Zooplankton and Micronekton Active Flux Across the Tropical and Subtropical Atlantic Ocean
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SourceFront. Mar. Sci. 6:535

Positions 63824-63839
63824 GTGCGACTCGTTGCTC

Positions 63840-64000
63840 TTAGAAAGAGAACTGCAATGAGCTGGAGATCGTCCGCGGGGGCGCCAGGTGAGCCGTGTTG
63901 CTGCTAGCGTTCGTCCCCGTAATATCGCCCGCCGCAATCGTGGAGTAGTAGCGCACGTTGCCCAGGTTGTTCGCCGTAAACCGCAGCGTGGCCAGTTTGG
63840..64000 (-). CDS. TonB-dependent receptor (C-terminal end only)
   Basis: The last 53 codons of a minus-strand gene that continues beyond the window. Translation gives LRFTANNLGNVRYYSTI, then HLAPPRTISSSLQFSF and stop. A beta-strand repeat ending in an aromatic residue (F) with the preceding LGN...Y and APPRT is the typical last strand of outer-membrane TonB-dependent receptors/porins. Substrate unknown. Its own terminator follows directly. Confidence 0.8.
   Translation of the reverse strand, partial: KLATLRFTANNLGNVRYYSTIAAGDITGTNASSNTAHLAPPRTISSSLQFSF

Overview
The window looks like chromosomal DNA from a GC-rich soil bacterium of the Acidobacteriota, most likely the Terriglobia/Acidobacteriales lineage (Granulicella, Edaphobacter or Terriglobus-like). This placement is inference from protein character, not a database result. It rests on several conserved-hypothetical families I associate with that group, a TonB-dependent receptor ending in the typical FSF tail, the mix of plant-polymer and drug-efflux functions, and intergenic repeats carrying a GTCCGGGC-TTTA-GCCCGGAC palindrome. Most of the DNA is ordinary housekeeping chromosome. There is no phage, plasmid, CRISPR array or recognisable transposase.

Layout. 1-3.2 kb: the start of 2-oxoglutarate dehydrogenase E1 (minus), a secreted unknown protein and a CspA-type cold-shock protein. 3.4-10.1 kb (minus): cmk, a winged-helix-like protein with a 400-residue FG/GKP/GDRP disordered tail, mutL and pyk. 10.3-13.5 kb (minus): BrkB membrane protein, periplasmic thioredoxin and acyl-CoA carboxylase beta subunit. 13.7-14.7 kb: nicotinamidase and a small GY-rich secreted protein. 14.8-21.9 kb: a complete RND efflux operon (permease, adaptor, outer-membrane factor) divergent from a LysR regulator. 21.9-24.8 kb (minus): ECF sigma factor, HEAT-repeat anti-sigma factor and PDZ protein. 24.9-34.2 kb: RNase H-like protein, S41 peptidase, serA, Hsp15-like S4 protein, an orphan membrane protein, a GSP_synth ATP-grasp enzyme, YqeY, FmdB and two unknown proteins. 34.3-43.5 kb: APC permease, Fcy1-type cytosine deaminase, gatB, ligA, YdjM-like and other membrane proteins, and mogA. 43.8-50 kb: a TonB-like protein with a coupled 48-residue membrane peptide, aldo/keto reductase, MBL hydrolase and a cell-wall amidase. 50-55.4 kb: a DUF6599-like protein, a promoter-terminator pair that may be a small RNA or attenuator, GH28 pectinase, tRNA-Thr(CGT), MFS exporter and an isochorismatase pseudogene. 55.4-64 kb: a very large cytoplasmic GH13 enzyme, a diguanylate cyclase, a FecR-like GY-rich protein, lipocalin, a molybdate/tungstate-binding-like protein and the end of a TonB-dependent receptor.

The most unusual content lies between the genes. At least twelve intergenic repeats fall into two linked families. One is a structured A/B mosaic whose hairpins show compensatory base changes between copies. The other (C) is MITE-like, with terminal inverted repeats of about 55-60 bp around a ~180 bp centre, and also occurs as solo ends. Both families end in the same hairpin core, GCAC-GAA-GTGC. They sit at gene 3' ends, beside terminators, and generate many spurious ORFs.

Quantification of the actual amount of carbon export to the mesopelagic layer by both zooplankton and micronekton is at present a gap in the knowledge of the biological pump. These organisms perform diel vertical migrations exporting carbon through respiration, excretion, mortality, and egestion during their residence at depth. The role of zooplankton in active flux is nowadays partially assessed. However, micronekton active flux is scarcely known and only a few studies addressed this downward transport. Even less is known about the capacity of both communities to export carbon in the ocean. Here, we show the results of zooplankton and micronekton active flux across a productivity gradient in the tropical and subtropical Atlantic Ocean. Biomass vertical distribution from the surface up to 800 m depth by day and night was studied during April 2015 in a transect from 9 degrees S to 25 degrees N, covering from the quite oligotrophic zone off Brazil to the meso- and eutrophic areas of the equator, Guinea Dome, and the oceanic upwelling off Northwest Africa. Zooplankton and micronekton migrant biomass was estimated from day and night catches at different layers of the water column using MOCNESS-1 (1 m(2) mouth area) and Mesopelagos (35 m(2)) nets, respectively. Respiratory flux was assessed by measuring the enzymatic activity of the electron transfer system (ETS) of organisms at depth. Results showed a close relationship between migrant biomass and respiratory flux in zooplankton and micronekton as expected. Using a rather conservative 50% of efficiency for the net used to capture micronekton, respiratory flux resulted in similar values for both communities. Gravitational (passive) flux measured using sediment traps increased from the oligotrophic toward the meso- and eutrophic zones. Total active flux (including respiration and estimated mortality, excretion, and gut flux) by zooplankton and micronekton accounted for about 25% of total flux (passive plus active) in oligotrophic zones. Total active flux also increased toward meso- and eutrophic zones, reaching about 80% of total flux and being at least twofold higher than passive flux. These results alert about an important underestimation of the ocean biological pump using only passive flux measurements.